I think it was Einstein who said......naw.....it’s just me but if you throw Einstein’s name out there, forty or fifty more people will read this, “Art can only come after the mastery of the science of the subject.” Where is the science in this article? Where is The Scientific Method? First, we need a hypothesis. Here it is (). Oh, that’s a parenthesis. Sorry. I recall the words of my professor, “Always take the null hypothesis”. Here it is. “Drinking is null.” What the heck does that mean? I’d better have another drink. Maybe it will come to me. Like the floor came to me after that 8th shot of tequila. There is a science to drinking. Perhaps we should have a Nobel Prize for advancing science in drinking. I nominate myself. That John Nash guy won a Nobel Prize for thinking about how to pick up women in a bar. I can tell you how to pick up drinks in a bar. Use all of your hand. You don’t want the glass to slip out of your hand and ruin your experiment. Using just your thumb and trigger finger is not only dangerous, it makes you appear high-falutin. Maintain a smooth and steady motion as you bring the glass (or bottle if you’re Norwegian) to your lips. Spilling liquor is a waste of money and creates a safety hazard for your friends. You might step on their heads when they’re down there on the floor trying to lap up your spilled liquor. Should I win a Nobel Prize for my theory on picking up liquor in a bar, I will buy a round for everyone on the selection committee.
There is the great tale of the origins of Lenten beer.
In old Germany, monks had concerns about the consumption of beer during the Lenten fast, and whether it was an acceptable practice. On their own, they could not reach a conclusion as to whether beer was too tasty to be pious.
So with some difficulty, a large case of beer was sent to Rome, so they could get a definitive answer. However, in Rome, the drink of choice was wine, and they found beer to be repulsive in flavor.
As such, they returned a hasty directive to the monks, informing them that beer was approved with a “nihil obstat” (nothing hinders), with an added commendation to the Germans for their piety in drinking such a noxious beverage.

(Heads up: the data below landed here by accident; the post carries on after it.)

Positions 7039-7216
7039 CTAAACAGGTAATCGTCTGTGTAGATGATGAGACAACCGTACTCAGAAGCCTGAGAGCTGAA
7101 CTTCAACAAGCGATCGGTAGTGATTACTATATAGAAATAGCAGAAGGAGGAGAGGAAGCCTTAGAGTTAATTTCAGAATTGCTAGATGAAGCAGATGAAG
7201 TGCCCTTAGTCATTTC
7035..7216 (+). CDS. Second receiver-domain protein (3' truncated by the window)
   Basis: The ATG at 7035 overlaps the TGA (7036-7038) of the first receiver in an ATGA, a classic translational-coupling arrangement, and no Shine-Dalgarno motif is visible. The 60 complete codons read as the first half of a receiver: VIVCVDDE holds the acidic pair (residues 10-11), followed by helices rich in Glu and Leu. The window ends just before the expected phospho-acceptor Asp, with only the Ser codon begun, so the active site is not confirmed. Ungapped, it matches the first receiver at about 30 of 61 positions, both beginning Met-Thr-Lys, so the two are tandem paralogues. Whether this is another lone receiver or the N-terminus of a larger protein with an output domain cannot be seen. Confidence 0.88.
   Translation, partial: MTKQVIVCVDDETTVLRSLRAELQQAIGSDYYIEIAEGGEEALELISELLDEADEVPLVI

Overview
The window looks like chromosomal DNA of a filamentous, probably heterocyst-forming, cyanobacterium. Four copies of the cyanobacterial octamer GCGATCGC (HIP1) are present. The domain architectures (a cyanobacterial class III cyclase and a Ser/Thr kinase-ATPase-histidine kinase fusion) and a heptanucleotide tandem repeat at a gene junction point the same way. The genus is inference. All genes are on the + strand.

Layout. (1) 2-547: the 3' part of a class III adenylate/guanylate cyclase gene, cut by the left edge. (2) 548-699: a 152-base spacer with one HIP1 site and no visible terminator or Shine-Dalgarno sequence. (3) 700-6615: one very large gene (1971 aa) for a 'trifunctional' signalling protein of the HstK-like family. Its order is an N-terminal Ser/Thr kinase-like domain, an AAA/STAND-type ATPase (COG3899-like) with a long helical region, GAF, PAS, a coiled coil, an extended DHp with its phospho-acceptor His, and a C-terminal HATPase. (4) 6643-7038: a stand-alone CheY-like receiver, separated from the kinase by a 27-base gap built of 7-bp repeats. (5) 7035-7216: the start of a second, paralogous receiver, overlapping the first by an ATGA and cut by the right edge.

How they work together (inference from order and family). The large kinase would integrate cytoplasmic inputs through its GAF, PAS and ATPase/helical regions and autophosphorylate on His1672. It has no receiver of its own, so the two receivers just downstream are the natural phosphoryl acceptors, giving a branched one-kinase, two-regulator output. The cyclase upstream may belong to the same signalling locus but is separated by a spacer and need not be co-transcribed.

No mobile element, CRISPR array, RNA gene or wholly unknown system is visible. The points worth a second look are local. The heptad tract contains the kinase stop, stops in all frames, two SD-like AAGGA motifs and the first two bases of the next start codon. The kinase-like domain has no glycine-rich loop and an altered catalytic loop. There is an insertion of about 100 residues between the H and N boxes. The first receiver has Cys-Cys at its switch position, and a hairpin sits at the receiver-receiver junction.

The Germans, for their part, ran with it, and today produce some extremely rich, high velocity Lenten beers.
It is my design to die in the brew house; let ale be placed in my mouth when I am expiring, that when the choirs of angels come, they may say, Be God propitious to this drinker. St. Columbanus, A.D. 612
How can you tell a difference between a Catholic and a Baptist?
The Catholic will wave back when you see him in the liquor store.
Good one. And true.
“There are plenty of our brethren who consider drinking somehow immoral, and there are plenty of others who think drinking must end with great intoxication. But the balanced approach — the Catholic approach — means having a good time, a good laugh, sometime a good cry, but always with joy and gratitude for God’s generosity in giving us such wonders as beer and burgundy.” - Sean Dailey
Jews don’t recognize Jesus as the son of God, Protestants don’t recognize the Pope, and Baptists don’t recognize each other in the liquor store.
Oh yes, now let us have a food fight or a religious cat fight over beer, wine & liquor.
I close my comment with Ogden Nash’s immortal limerick: Candy is dandy, but liquor is quicker.
The problem with drinking alcohol, Catholic or otherwise, is drunkenness and its other attendant sins.
When ever you have four Catholics together, there’s always a “fifth.”
I watched Catholic drinking habits in my family at every wedding, baptism, first communion party, and amongst my Catholic co-workers at every company picnic or other social gathering. Falling over drunk is no good testimony of Catholic drinking patterns.
The reason I didn’t want an open bar for my wedding. Those relatives would drink themselves under the table if they could get all the booze they wanted for free.
God invented whiskey to keep the Irish from ruling the world..